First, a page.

Although limited in scale, market actives and livelihood strategies continue to persist throughout displacement camps and informal settlements within Sudan.  As conflict remains to undermine former economic patterns, new patterns are forced to exist among internally displaced peoples, while international aid and government programs achieve only minimal positive impact.  Although food aid has influenced market prices, and to a small extent employment sectors as well, the consumptive nature of this assistance hinders long term objectives.  Given the extent of disease, poverty, and the limited opportunity for advancement within IDP camps, additional measures need to be taken.

Although IDP camps certainly maintain population and social dynamics unique from informal settlements throughout the developing world, the majority of characteristics in terms of housing and employment are shared.  As the Sudanese government fails to capitalize upon these existing circumstances by engaging a tabula rosa approach to development, it is important for humanitarian agencies to utilize the economic social capital at hand to spur development processes.  Although displaced peoples have no legal right to property within spontaneous settlement, and are therefore continually limited within their capacity to improve their housing, by investing in home based enterprises, and driving the advancement of informal consolidation, development may occur in an irregular but socio-culturally appropriate fashion.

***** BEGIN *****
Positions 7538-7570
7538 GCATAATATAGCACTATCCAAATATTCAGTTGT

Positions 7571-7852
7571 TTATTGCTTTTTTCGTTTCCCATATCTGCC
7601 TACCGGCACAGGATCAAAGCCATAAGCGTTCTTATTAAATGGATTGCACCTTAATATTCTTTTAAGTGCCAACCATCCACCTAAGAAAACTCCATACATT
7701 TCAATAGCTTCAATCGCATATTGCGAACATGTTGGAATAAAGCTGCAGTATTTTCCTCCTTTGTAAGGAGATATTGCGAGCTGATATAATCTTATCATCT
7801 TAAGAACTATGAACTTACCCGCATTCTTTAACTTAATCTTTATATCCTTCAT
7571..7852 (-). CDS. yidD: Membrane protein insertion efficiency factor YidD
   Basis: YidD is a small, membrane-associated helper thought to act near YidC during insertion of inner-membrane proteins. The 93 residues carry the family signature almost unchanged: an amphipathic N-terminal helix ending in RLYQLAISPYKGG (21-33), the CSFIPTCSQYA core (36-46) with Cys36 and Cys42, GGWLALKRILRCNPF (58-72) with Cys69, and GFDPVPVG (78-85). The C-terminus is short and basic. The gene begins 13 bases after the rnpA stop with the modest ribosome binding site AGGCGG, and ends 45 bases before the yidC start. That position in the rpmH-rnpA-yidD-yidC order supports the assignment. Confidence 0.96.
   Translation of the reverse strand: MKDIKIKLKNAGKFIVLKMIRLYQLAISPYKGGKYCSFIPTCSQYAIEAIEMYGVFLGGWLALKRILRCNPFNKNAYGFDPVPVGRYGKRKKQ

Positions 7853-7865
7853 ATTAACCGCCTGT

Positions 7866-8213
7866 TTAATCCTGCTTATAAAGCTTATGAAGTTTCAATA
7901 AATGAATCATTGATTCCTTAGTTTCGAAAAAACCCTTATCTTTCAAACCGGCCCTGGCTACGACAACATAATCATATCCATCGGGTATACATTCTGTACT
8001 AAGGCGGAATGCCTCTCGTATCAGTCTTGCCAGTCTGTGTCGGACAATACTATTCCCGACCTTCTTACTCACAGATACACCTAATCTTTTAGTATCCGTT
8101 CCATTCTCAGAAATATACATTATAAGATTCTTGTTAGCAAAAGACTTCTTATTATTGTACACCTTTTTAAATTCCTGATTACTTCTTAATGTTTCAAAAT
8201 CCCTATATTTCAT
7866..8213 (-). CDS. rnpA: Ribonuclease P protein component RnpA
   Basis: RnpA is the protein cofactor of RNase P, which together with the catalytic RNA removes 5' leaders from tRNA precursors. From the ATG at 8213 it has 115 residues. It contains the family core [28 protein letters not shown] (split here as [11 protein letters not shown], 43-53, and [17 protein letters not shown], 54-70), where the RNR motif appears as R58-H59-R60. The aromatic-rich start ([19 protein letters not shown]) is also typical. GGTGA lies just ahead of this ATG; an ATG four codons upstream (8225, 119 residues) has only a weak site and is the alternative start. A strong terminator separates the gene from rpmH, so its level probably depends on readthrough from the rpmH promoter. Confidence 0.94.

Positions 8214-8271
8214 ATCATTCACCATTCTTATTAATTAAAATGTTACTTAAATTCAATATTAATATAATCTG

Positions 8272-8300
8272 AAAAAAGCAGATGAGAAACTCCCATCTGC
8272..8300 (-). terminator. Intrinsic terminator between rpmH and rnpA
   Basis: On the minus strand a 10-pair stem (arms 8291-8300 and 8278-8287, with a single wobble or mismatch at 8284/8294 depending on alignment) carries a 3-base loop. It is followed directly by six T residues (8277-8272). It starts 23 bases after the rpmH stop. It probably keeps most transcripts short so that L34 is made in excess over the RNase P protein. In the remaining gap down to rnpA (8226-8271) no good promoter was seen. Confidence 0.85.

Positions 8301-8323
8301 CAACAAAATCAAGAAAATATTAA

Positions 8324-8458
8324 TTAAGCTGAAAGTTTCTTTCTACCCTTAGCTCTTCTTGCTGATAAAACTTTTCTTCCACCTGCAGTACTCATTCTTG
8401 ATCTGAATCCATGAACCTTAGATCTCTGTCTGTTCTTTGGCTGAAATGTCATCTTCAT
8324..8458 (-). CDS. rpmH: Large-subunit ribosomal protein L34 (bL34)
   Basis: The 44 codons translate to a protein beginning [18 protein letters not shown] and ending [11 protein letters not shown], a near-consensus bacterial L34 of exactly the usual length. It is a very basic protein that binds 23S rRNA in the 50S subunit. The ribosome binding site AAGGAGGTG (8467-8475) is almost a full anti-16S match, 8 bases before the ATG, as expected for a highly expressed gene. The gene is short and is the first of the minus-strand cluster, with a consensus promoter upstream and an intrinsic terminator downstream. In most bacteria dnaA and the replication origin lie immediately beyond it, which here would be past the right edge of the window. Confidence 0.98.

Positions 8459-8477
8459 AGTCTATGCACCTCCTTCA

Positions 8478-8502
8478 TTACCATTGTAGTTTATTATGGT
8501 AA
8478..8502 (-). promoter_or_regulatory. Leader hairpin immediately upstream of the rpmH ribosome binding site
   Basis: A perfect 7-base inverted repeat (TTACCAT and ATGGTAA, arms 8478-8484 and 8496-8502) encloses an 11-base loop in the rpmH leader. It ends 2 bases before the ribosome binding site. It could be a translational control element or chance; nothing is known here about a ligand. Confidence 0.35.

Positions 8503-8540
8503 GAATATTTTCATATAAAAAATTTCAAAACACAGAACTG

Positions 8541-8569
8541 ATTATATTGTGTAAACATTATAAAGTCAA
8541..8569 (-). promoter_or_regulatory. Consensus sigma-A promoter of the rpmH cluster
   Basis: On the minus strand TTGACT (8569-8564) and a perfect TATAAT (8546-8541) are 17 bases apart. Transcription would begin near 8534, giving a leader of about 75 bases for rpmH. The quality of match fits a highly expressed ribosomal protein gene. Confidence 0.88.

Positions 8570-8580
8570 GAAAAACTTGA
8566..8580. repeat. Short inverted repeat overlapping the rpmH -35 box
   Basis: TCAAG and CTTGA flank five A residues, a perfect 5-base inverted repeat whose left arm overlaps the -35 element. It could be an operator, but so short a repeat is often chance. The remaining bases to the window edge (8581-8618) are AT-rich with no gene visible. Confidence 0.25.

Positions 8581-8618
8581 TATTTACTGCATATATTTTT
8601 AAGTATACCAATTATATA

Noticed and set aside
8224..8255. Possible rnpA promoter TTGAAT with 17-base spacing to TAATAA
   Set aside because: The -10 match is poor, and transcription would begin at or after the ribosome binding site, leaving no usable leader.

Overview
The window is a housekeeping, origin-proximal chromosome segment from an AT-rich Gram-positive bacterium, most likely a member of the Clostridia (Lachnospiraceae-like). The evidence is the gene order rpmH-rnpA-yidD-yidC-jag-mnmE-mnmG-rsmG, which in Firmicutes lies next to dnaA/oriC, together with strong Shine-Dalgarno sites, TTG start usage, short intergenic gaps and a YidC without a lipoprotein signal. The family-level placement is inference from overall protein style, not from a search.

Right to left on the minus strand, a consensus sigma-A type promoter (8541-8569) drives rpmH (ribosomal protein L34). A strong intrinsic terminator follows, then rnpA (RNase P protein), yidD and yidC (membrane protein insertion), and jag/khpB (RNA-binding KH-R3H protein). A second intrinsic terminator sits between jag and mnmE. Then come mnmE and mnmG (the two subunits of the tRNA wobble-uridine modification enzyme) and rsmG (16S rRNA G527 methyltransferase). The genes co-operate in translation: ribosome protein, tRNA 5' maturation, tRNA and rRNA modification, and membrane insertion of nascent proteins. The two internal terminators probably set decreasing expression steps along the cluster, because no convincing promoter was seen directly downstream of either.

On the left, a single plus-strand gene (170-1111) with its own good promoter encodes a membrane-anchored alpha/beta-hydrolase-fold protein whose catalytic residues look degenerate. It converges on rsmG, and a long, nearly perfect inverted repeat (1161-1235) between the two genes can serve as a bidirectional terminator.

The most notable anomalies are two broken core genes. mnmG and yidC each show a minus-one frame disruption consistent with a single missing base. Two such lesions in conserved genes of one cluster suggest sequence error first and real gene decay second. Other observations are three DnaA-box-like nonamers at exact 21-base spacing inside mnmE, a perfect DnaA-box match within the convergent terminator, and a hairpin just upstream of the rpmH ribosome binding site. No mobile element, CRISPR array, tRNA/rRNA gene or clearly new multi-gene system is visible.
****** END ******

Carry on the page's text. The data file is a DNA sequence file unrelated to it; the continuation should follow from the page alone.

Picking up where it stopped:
Works Cited

Abbot, John. 2004. “Upgrading and Informal Settlement in Capetown.” Reconsidering Informality: Perspectives from Urban Africa, Ed Karen Tranberg Hansen, and Mariken Vaa. Nordiskaa Afrikainstitutet

Agnes, de Geoggroy. 2007. Internal to International Displacement in Sudan. Unpulblished paper for Migration and Refugee Movements in the Middle east and North Africa.

Assal, Munzoul A. M. 2007. Unpulblished paper for Migration and Refugee Movements in the Middle east and North Africa.

Buchanan-Smith, Margie. 2007.  “Conflict, camps, and coercion: the ongoing livelihoods crisis in Darfur.”  Disastors, Vol. 31, No. 51, pp s57-s76